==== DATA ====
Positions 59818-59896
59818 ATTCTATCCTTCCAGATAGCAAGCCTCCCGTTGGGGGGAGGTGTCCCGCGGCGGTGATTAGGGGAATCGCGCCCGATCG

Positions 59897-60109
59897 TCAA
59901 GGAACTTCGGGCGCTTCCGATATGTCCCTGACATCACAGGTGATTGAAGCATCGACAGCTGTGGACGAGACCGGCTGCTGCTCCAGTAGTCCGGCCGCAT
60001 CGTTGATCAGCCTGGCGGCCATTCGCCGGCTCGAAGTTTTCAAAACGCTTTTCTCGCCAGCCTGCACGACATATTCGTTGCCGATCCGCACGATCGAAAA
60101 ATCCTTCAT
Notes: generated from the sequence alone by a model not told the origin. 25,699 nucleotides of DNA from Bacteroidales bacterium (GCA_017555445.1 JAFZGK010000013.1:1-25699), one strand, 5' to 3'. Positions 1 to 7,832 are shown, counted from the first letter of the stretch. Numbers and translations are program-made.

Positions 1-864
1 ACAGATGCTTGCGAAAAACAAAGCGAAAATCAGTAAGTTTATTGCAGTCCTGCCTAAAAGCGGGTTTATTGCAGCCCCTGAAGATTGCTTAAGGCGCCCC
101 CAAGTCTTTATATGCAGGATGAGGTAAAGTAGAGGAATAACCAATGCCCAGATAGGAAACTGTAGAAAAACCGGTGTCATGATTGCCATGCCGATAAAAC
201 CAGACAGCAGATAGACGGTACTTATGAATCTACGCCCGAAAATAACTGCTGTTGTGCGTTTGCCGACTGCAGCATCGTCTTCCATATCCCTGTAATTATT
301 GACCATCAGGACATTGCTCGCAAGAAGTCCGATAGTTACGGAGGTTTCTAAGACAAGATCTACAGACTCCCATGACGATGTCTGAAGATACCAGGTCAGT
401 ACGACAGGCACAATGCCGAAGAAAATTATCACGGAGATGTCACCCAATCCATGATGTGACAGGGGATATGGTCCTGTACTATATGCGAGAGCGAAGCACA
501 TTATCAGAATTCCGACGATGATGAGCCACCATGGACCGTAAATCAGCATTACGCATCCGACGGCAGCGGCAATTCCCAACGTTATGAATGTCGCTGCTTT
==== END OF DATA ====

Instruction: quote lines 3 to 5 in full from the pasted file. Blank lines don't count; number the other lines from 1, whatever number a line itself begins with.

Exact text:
Positions 59897-60109
59897 TCAA
59901 GGAACTTCGGGCGCTTCCGATATGTCCCTGACATCACAGGTGATTGAAGCATCGACAGCTGTGGACGAGACCGGCTGCTGCTCCAGTAGTCCGGCCGCAT